The three-year Swiss-EU dispute over immigration should not leave ‘any doubt’ that EU will make no concessions to UK in Brexit talks, says ERC Council member, Athene Donald
The swift move by Brussels to cut off science funding to Switzerland when it proposed to impose controls on the free movement of EU citizens shows the determination of the EU27 to do the same to the UK if it does not allow free movement after Brexit, warns Athene Donald, a member of the European Research Council (ERC) governing body.
Donald, who is professor of experimental physics at Cambridge University, Master of Churchill College Cambridge and a leading scientific voice in the UK, was reacting on Monday to a recent warning from the Commission that the UK would “cease to be eligible to receive EU funding” or may be required to leave some projects without a new bilateral science agreement after Brexit.
Although UK-based researchers are still eligible to apply for EU grants, and the UK government has pledged to guarantee funding for UK applicants who submit proposals before March 2019, the official Brexit date, the notice states that “the eligibility criteria must be complied with for the entire duration of the grant.”
“It was an explicit warning shot,” said Donald in a lecture at the Cambridge University Festival of Ideas on ‘UK research in troubled political times’ published on the university's website. “No one should be in any doubt that the EU is prepared to enforce this ruling. It did it before when Switzerland’s own referendum meant that workers from Croatia were not freely able to enter the country, and it took quite a lot of fudging to resolve that.”
The row over immigration between the EU and Switzerland, which is the most successful non-EU country at winning grants in Brussels, started in 2014 and lasted almost three years. Swiss researchers were initially locked out of Horizon 2020 competitions, including the ERC, but were later invited to submit proposals for competitions, so long as the Swiss government covered their funding.
The UK has prepared for a similar guarantor-arrangement. A UK government statement issued last Friday said, “Even if UK partners cannot continue to receive funding from the European Commission, the UK government has guaranteed funding for successful bids submitted by UK participants before departure, including those that are successful afterwards.”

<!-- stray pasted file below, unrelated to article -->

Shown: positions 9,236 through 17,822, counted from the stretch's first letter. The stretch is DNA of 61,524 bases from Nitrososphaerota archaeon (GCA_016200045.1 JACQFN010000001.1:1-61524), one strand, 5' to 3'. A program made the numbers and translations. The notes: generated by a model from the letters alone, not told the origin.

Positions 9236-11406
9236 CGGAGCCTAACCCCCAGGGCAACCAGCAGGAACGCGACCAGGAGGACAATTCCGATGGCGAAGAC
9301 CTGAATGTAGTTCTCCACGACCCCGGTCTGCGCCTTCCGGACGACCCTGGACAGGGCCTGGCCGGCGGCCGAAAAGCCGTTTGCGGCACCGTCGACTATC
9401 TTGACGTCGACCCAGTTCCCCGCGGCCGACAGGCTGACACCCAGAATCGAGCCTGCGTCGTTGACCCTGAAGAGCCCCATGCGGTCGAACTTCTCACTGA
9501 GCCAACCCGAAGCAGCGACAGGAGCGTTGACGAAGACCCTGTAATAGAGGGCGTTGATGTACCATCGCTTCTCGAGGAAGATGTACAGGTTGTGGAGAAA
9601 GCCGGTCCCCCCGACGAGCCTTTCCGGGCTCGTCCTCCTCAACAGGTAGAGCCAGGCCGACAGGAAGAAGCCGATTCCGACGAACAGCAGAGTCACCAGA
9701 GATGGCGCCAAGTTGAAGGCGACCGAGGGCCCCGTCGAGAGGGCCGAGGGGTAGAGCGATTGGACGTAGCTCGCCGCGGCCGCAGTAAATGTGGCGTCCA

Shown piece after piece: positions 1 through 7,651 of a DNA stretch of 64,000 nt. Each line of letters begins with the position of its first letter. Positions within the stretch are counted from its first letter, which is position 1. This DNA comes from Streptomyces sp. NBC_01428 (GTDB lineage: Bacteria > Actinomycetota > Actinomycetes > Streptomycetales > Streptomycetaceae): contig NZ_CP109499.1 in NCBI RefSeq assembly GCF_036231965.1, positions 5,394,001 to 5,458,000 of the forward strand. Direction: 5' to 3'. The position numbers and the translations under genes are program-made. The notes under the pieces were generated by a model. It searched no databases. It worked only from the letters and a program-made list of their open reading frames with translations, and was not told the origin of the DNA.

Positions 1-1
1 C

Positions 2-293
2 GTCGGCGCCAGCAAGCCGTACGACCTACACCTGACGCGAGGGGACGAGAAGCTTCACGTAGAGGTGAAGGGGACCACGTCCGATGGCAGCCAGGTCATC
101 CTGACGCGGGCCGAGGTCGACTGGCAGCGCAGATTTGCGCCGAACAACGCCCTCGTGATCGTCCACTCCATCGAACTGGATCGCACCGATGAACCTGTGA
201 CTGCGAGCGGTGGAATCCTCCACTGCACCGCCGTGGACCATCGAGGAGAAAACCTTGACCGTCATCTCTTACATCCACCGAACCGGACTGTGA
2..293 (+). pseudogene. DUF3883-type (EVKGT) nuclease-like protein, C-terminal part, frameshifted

What the Swiss dispute revealed is the stubbornness of Brussels on free movement rules. There is a hard task ahead for a British government that has promised immigration curbs, said Georg Lutz, professor of political science at the University of Lausanne.
“Our country thought, ‘oh well, we can limit immigration and the EU will accept it’. But it didn’t play out like that. The EU held a consistent line before, during and after the negotiations that [the idea] was unacceptable. They didn’t blink; they didn’t want to create a precedent for other countries,” Lutz said.
A compromise was eventually found in December 2016. “It would be nice to think that a similar degree of pragmatism might apply to save the UK’s scientific research bacon, but it isn’t clear that this will happen,” Donald said.
Donald, one of 22 top scientists in Europe responsible for setting the ERC's scientific direction, has repeatedly warned about the impact of Brexit, calling it “extremely bad for science.”
Special designation for researchers
Finding agreement on a special free movement deal for scientists, but not the rest of the population, would be “tricky”, if not unworkable, said Donald.
“Immigration is an emotive subject, and it is hard to envisage a scheme that enabled scientists to travel across EU borders freely while preventing other workers from sharing that luxury,” she said.
Martin Selmayr, the chief of staff to the EU Commission President, has previously said the proposal would not be accepted.
Restrictions on the ability of scientists to come and go will harm UK science, Donald said. “Science thrives on easy mobility... It has to be expected that the UK’s leading role in science, where we punch far above our weight, is likely to be significantly and negatively impacted by the loss of easy researcher mobility.”